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Changing perceptions: A multicentre survey of final-year medical students' and junior doctors' perceptions of diabetes and endocrinology

Research output: Contribution to journalArticlepeer-review

Amar Puttanna, Megan L. Byrne, Susannah N. Eyre-Brook, Mayuri Madhra, Munachiso Nwokolo, Anna Mitchell

Original languageEnglish
Pages (from-to)589-593
Number of pages5
JournalPostgraduate Medical Journal
Volume96
Issue number1140
DOIs
Published1 Oct 2020

Bibliographical note

Publisher Copyright: © Copyright: Copyright 2020 Elsevier B.V., All rights reserved.

King's Authors

Abstract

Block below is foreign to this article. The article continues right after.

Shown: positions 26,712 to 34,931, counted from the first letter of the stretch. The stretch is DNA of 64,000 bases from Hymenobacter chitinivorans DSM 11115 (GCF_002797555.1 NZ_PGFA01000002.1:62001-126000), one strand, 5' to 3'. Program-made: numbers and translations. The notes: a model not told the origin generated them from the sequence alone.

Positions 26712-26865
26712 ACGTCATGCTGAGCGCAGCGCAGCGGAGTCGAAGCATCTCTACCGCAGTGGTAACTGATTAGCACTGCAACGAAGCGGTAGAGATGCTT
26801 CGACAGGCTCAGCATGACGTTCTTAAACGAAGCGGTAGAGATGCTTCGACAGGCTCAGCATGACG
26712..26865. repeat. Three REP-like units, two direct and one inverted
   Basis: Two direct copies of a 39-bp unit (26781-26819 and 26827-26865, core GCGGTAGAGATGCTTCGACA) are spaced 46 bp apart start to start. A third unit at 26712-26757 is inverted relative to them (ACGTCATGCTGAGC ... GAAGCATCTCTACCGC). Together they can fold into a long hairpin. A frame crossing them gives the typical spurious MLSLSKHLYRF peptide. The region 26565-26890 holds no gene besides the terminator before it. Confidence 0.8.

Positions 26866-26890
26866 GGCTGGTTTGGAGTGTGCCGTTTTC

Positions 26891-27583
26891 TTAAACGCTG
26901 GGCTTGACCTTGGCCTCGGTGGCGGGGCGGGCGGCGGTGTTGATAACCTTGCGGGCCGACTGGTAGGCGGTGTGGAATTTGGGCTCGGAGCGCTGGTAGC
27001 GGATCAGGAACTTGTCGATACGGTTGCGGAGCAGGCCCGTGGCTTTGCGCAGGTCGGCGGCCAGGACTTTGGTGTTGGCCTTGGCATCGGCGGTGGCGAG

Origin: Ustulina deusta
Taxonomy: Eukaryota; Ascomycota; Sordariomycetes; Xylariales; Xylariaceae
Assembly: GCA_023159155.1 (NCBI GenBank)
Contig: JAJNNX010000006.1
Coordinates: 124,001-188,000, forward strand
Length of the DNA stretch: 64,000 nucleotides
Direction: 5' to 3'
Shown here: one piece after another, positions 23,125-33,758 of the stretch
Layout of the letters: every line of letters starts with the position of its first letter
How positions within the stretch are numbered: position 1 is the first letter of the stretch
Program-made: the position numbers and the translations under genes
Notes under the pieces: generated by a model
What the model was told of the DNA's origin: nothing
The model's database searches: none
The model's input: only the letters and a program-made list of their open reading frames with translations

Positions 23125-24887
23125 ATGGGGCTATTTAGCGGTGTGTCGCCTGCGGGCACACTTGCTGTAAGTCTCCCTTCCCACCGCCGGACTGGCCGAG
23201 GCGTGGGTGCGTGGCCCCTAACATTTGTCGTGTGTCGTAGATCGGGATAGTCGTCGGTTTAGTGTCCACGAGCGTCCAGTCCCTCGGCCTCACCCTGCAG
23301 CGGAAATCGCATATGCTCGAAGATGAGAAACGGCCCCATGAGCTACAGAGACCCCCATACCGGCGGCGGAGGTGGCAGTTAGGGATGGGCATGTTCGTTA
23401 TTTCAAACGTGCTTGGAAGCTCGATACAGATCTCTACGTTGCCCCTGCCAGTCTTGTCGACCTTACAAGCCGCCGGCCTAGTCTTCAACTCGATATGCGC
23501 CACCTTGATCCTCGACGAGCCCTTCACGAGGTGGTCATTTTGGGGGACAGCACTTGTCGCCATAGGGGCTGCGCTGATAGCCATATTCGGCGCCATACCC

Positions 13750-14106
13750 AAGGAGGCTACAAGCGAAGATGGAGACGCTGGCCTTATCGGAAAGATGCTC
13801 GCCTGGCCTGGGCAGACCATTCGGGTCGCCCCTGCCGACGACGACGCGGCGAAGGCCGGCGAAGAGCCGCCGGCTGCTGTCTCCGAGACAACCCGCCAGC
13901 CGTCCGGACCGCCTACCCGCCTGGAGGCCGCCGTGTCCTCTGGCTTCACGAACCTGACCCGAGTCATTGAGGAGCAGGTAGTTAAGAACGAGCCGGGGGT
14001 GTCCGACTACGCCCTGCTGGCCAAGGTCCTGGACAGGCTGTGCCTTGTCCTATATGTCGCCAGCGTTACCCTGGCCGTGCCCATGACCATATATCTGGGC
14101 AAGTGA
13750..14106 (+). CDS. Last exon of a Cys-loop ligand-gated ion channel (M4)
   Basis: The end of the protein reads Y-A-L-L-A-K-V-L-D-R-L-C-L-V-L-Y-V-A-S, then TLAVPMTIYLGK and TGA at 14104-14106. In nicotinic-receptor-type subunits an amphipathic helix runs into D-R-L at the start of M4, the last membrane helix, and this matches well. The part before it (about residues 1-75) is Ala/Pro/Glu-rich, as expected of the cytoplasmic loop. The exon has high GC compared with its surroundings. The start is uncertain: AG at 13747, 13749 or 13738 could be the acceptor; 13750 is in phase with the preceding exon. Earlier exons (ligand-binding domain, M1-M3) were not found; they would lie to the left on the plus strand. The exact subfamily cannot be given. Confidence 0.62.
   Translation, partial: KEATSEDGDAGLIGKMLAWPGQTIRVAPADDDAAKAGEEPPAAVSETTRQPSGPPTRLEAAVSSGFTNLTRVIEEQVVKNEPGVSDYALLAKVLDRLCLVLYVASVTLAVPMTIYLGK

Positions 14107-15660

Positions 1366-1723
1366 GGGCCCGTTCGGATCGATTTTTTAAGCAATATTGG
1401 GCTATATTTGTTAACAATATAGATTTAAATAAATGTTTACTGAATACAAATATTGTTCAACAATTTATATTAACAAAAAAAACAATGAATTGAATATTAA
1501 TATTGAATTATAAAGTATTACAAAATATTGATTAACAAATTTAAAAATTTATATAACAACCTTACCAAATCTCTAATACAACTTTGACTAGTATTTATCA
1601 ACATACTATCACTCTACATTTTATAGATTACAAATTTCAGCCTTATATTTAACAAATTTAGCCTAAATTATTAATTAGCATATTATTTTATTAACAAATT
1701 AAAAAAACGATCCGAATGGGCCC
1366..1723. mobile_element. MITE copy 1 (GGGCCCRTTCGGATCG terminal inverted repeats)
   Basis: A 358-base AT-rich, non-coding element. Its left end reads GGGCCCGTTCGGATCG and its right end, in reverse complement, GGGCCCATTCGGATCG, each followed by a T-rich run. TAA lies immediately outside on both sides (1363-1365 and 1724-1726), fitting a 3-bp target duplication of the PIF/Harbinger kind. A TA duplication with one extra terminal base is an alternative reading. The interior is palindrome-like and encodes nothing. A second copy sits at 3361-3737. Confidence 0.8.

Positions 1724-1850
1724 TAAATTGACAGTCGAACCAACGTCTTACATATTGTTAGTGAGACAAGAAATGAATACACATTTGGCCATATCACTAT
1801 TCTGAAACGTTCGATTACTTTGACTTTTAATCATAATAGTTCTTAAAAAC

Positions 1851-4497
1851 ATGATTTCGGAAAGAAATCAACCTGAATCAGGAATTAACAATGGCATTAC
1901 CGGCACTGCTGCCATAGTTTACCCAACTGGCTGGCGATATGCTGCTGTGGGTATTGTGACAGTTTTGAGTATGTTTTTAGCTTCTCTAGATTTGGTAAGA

Purpose of the study The National Health Service is experiencing a recruitment crisis across many medical specialties. Diabetes and endocrinology (D&E) is failing to fill training posts with only 77%, 83% and 73% of posts filled overall in 2016, 2017 and 2018, respectively. Study design We surveyed 316 final-year medical students and undifferentiated trainees (from foundation programme doctors to core medical trainees), across the South Thames, Northern and West Midlands deaneries in England to gain an understanding of perceptions of the specialty. Results 9% of respondents were considering a career in D&E. Factors such as â € being the medical registrar' (27%), being a â € non-procedural specialty' (23%) and â € looking after majority of general medical admissions' (22%) were cited as the most common reasons why D&E is an unattractive career choice. 51% reported inadequate exposure to D&E. Factors that made respondents more likely to want to pursue a career in D&E included having undertaken a placement in the specialty and having exposure to outpatient clinics. Methods to improve awareness and uptake, such as increased teaching and clinical exposure, and the opportunity to attend taster events were frequently highlighted. Conclusions The results from this survey, the first of its kind on perceptions of D&E as a career pathway, reveal a worrying lack of interest in, and exposure to, D&E among current final-year medical students and undifferentiated trainees. These issues must be addressed in order to improve D&E recruitment rates.

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